When considering possible foreign universities to apply to for higher education, how exactly do you decide where to apply? The criteria for most people does not go beyond the most important basics – cost of university tuitions, courses offered, application and scope, scholarship possibilities, overall expenses, job market demand and of course, very importantly, university rankings! The latter being most controversial of them all!
University rankings can be controversial because there are over 10 international university ranking systems and hardly any two have results that are similar enough to be trusted or averaged out. For instance, the prestigious University of Oxford can be found anywhere between top 10 to top 50 universities worldwide.
If these so called professional systems follow the absurdities of either whim-based decision making, or one focused on fame, wealth and exclusivity, can we really trust them?
Sharing an analysis on the same issue, let’s have a look at what scientificblogging has to say:
Thousands of high school students are currently deliberating over which university to attend next year. But which are the best? A study published in the open access journal BMC Medicine warns against using international rankings of universities to answer this question. They are misleading and should be abandoned, the study concludes.
The study focuses on the published 2006 rankings of the Times Higher Education Supplement “World University Rankings” and the Shanghai Jiao Tong University “Academic Ranking of World Universities”. It found that only 133 institutions were shared between the top-200 lists of the Shanghai and Times rankings; four of the top-50 in the Shanghai list did not even appear among the first 500 universities of the Times ranking.
The study’s authors argue that such discrepancies stem from poor methodology and inappropriate indicators, making the ranking systems invalid.
The Shanghai system, for example, measures research excellence in part by the number of Nobel- and Fields-winning alumni at the institution. However, few universities boast laureates on their staff, and their presence does not necessarily lead to better undergraduate education. Furthermore, the prize-winning staff usually have performed their ground-breaking work at another institution, so the measurement really addresses the ability of institutions to attract prestigious awardees rather than being the site where ground-breaking work is done.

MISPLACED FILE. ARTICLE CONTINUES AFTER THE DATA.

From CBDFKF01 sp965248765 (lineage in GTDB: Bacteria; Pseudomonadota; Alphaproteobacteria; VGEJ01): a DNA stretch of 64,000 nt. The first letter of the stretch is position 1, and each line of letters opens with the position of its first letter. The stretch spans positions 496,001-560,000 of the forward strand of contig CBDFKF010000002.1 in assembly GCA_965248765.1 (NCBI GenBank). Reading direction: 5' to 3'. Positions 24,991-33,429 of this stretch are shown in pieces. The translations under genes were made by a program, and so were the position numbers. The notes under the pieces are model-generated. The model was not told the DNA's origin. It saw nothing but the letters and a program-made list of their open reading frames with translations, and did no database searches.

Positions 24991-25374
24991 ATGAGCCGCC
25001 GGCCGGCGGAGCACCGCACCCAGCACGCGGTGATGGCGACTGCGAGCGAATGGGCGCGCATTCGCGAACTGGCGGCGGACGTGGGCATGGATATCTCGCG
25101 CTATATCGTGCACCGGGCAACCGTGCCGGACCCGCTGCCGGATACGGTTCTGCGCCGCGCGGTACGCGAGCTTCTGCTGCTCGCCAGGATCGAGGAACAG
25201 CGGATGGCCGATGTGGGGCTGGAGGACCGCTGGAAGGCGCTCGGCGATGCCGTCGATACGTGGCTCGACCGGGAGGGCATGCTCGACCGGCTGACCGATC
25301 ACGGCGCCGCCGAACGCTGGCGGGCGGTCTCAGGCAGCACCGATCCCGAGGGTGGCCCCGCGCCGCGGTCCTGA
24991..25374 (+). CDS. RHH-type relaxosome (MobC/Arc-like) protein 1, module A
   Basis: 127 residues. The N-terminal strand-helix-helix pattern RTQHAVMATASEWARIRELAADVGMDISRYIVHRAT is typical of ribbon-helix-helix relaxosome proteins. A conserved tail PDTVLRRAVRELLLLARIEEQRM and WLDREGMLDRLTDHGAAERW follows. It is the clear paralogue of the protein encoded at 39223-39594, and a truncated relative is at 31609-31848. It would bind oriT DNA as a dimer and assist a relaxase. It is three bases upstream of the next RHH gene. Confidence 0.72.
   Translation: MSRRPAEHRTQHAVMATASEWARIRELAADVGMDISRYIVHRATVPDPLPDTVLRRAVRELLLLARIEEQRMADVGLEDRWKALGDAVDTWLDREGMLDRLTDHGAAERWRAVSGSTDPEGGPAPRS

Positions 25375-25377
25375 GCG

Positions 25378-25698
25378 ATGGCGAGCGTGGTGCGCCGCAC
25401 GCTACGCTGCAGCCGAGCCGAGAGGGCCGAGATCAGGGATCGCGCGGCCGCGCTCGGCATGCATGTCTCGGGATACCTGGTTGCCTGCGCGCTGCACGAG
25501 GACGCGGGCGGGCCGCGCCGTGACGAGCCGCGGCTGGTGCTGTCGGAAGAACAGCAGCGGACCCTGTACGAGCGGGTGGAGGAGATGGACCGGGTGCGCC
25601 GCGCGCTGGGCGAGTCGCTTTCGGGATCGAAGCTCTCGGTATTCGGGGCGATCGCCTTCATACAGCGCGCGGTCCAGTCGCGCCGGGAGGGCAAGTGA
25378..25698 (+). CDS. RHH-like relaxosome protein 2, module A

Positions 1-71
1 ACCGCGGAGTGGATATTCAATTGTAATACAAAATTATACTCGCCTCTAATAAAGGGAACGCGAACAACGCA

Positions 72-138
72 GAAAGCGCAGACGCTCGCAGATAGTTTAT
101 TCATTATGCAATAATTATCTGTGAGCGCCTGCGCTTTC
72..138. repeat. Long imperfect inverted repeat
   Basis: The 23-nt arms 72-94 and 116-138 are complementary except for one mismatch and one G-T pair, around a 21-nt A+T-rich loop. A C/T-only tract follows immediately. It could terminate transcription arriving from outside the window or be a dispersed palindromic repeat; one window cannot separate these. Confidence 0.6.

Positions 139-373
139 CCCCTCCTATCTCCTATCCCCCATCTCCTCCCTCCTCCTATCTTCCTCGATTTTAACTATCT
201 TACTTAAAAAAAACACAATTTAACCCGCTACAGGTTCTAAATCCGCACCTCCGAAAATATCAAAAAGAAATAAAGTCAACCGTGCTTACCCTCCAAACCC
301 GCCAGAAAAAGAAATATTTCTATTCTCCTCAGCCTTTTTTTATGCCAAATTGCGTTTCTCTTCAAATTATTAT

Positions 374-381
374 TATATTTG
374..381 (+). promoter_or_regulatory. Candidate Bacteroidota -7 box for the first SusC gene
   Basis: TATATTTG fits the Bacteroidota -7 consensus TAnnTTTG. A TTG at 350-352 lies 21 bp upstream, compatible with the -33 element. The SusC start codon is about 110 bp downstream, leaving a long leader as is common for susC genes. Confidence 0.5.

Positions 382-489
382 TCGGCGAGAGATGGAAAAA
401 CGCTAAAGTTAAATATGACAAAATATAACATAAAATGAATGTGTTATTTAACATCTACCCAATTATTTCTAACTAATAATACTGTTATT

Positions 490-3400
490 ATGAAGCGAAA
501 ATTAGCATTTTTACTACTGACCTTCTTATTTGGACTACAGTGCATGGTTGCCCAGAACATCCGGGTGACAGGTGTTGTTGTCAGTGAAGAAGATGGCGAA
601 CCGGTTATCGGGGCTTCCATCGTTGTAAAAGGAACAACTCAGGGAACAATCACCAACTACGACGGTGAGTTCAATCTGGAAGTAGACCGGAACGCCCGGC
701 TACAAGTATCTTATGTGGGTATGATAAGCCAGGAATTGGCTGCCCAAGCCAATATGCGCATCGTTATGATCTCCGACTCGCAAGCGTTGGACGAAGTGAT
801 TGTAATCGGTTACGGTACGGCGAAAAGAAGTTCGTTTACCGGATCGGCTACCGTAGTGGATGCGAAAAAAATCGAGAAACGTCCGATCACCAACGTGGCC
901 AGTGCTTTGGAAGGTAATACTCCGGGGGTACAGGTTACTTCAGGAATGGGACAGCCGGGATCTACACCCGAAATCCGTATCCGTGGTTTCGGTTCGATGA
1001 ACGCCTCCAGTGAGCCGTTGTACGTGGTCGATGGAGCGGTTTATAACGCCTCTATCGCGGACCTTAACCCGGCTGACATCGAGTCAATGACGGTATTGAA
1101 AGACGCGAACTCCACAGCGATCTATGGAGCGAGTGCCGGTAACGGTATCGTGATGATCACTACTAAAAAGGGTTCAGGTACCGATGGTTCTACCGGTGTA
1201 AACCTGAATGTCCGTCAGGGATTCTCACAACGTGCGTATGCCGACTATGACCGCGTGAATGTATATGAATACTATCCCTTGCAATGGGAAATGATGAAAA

The Times ranking, on the other hand, places great emphasis on the results of a survey sent out to more than 190,000 researchers. They are asked to list what they think are the top 30 universities in their field of research. Yet this survey is entirely opinion-based, and with a response rate below 1% may contain significant bias.
“There are flaws in the way that almost every indicator is used to compile these two popular rankings,” says John Ioannidis, who led the analysis team. “I don’t disagree that excellence is important to define, measure, interpret and improve, but the existing ranking criteria could actually harm science and education.”
The study authors call for global collaboration to standardise data on key aspects of universities and other institutions, and any flaws should be openly admitted and not underestimated. “Evaluation exercises should not force spurious averages and oversimplified rankings for the many faces of excellence,” says Ioannidis. “And efforts to improve institutions should not focus just on the numbers being watched.”
Article: “International ranking systems for universities and institutions: a critical appraisal”, John PA Ioannidis, Nikolaos A Patsopoulos, Fotini K Kavvoura, Athina Tatsioni, Evangelos Evangelou, Ioanna Kouri, Despina G Contopoulos-Ioannidis and George Liberopoulos, BMC Medicine